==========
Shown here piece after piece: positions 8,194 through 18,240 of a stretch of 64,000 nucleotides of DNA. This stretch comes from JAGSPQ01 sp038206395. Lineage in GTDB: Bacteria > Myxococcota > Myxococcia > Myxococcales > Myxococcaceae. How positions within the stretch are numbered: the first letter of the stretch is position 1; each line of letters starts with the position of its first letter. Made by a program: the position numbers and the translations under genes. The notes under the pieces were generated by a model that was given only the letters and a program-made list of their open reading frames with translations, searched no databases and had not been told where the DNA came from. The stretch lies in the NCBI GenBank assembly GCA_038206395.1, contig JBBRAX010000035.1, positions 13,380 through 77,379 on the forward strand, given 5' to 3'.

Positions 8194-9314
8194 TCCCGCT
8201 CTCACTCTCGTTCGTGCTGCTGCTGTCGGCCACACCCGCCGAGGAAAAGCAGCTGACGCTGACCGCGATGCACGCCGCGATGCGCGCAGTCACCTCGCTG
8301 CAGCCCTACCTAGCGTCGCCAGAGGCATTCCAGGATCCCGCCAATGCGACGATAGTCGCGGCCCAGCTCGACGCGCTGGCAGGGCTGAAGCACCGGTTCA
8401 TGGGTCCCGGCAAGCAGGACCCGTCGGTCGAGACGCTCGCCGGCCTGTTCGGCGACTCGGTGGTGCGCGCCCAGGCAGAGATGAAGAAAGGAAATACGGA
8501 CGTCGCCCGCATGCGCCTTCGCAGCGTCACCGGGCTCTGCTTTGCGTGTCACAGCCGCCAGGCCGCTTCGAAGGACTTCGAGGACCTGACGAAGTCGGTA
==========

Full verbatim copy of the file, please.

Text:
Shown here piece after piece: positions 8,194 through 18,240 of a stretch of 64,000 nucleotides of DNA. This stretch comes from JAGSPQ01 sp038206395. Lineage in GTDB: Bacteria > Myxococcota > Myxococcia > Myxococcales > Myxococcaceae. How positions within the stretch are numbered: the first letter of the stretch is position 1; each line of letters starts with the position of its first letter. Made by a program: the position numbers and the translations under genes. The notes under the pieces were generated by a model that was given only the letters and a program-made list of their open reading frames with translations, searched no databases and had not been told where the DNA came from. The stretch lies in the NCBI GenBank assembly GCA_038206395.1, contig JBBRAX010000035.1, positions 13,380 through 77,379 on the forward strand, given 5' to 3'.

Positions 8194-9314
8194 TCCCGCT
8201 CTCACTCTCGTTCGTGCTGCTGCTGTCGGCCACACCCGCCGAGGAAAAGCAGCTGACGCTGACCGCGATGCACGCCGCGATGCGCGCAGTCACCTCGCTG
8301 CAGCCCTACCTAGCGTCGCCAGAGGCATTCCAGGATCCCGCCAATGCGACGATAGTCGCGGCCCAGCTCGACGCGCTGGCAGGGCTGAAGCACCGGTTCA
8401 TGGGTCCCGGCAAGCAGGACCCGTCGGTCGAGACGCTCGCCGGCCTGTTCGGCGACTCGGTGGTGCGCGCCCAGGCAGAGATGAAGAAAGGAAATACGGA
8501 CGTCGCCCGCATGCGCCTTCGCAGCGTCACCGGGCTCTGCTTTGCGTGTCACAGCCGCCAGGCCGCTTCGAAGGACTTCGAGGACCTGACGAAGTCGGTA